By supporting a move to the “retail minus” solution under which solar is net metered at a retail rate minus a small cost for grid access, developers can stake claim to an acceptable valuation for developers and utilities. Most states have retail rates high enough to support this shift as the cost of solar and cost of capital continue falling. Plus, proactive action boosts the prospect of grandfathering existing projects into existing net metering rates to protect first-mover investment.
Massachusetts’ Model For The Middle Ground
This dynamic recently played out in Massachusetts, where Gov. Charlie Baker signed into law a compromise bill extending net metering caps by 3%. Utilities agreed to buy additional amounts of solar electricity at a blend of full retail rates for public-sector projects and reduced “market” rates of 60% full utility rates for privately owned solar farms above 25 kW in size.
The bipartisan bill was collaboratively negotiated over a year by state legislators, regulators, utilities and the solar community, with “wins” for all sides: Existing projects are grandfathered into the old net metering system for 25 years, solar developers lock in new project developments, and utilities are allowed to petition regulators for a minimum bill to cover the cost of maintaining transmission and distribution grid infrastructure.
Several unresolved Massachusetts solar valuation issues could benefit from this collaborative approach. The state still needs to resolve post-SREC II market rules, primarily for commercial and industrial projects and to a lesser degree for residential installations. The compromise also leaves compensation for community solar and virtual net metering a bit undefined, but all sides can continue working toward middle ground as these important issues shake out through the next legislative push.
Perfect Doesn’t Need To Be The Enemy Of Growth
Change is a constant, and the solar industry must recognize the current regulatory, development, and investment parameters must evolve as we mature as an industry. In the context of such change, we should have twin goals of protecting the foundational investments in our industry’s growth and proactively working within our markets to ensure we are driving change in a way that supports solar’s long-term integration into the U.S. energy economy.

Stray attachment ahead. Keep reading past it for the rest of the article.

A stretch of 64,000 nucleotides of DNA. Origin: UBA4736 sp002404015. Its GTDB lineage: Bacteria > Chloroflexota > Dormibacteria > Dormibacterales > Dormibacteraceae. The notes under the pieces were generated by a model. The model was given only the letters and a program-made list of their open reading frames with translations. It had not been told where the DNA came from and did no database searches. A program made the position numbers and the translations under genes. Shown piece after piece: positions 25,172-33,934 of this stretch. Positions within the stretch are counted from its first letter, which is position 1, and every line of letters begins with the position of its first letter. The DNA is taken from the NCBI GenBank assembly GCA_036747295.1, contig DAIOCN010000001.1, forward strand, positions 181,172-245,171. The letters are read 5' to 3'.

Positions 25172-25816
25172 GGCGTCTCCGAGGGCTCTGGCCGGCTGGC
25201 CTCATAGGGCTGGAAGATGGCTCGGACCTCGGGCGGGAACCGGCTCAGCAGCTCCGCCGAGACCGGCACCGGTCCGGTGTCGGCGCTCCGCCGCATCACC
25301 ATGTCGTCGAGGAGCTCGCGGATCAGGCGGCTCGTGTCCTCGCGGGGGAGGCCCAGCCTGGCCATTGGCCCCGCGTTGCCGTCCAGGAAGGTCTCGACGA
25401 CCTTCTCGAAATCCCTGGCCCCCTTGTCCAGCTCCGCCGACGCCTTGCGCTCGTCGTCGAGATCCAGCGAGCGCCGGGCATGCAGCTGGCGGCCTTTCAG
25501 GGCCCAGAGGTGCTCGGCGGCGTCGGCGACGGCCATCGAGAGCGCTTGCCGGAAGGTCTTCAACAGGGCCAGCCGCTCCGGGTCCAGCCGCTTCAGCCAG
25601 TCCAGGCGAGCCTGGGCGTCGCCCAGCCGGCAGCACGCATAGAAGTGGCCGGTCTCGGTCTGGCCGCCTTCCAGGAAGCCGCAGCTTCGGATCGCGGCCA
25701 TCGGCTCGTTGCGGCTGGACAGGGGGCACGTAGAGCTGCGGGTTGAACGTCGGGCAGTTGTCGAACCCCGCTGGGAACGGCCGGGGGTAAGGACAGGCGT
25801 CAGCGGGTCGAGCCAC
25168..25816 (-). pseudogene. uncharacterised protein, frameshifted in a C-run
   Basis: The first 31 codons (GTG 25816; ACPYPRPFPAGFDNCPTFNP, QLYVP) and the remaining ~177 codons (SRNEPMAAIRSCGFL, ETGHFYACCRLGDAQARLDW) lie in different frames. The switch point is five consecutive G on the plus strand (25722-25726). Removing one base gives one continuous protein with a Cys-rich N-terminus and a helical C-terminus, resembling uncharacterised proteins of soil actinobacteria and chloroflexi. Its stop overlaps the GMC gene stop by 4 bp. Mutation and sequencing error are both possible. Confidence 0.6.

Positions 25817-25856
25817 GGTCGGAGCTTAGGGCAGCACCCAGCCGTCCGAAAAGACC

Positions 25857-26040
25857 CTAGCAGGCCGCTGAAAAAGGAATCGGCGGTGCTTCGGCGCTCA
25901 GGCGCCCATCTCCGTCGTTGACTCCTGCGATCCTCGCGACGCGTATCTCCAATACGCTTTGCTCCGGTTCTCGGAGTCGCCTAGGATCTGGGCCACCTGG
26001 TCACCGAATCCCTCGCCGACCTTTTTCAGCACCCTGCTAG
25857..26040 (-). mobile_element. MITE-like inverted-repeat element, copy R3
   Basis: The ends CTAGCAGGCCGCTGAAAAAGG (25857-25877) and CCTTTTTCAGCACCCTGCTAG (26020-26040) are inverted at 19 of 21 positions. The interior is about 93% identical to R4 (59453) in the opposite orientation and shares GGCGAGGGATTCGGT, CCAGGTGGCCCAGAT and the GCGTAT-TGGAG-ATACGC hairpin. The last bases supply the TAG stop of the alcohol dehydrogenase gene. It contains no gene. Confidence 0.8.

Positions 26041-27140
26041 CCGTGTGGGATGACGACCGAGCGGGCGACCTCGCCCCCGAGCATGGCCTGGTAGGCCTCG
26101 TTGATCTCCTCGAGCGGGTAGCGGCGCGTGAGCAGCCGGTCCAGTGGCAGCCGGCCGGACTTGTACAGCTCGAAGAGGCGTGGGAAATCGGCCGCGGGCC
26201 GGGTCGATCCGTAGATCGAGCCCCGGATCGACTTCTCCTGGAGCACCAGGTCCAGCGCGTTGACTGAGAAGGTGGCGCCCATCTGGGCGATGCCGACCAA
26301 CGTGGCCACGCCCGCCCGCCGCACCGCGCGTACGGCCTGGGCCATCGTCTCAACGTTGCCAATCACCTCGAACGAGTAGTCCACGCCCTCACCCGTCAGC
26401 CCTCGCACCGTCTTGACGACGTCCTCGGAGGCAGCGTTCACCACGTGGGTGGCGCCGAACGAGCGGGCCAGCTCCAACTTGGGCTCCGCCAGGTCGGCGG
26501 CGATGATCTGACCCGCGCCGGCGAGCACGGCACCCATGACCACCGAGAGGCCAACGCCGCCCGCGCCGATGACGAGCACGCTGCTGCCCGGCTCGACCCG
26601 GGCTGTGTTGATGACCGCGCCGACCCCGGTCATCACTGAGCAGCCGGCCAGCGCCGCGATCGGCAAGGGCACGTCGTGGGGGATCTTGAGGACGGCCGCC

The importance of grandfathering existing solar projects cannot be understated, and for the financiers, developers, and consumers who made past investment decisions, this is a battle worth fighting. Investments made in one existing regulatory environment should not be subject to downward revision as markets mature. Punishing first movers in early market situations is inequitable, and early solar markets were only able to get off the ground through incentives offsetting risks as those markets were opening up. Grandfathering solar investments is a hot issue around the U.S., with battles recently upheld in California and Massachusetts – and unfortunately lost in Nevada.
Looking forward drives us in another direction entirely. Solar is fast becoming a low-cost, low-margin, increasingly mature, and increasingly integrated segment of the power sector. The solar industry must be proactive and flexible to new rate structures, methodology of solar valuation, and market expansion to allow growth at scale. Being open to collaborative change empowers us to work with utility stakeholders, not against them, to design win-win scenarios.
Along with pushing policy, solar firms can look to their internal operational processes and contracting to build in flexibility for resetting contracts and weathering potential changes in the rates they rely upon. Consider options like avoiding default provisions allowing customers to exit contracts if laws change, making agreements fixed-cost deals to the counterparty, or putting in price floors to make contracts more like power purchase agreements while providing certainty to equity investment or debt underwriting as markets continue to evolve.
If the solar industry continues an ever-closer involvement in solar market development and is open to pragmatic approaches, we will continue to drive a sustainable expansion of solar development. Solar is continuing to grow our slice of the pie of U.S. capacity deployment – let’s be sure our own inflexibility and lack of imagination don’t stand in the way.
Jesse Grossman is CEO and co-founder of Soltage LLC, a solar energy provider based in Jersey City, N.J.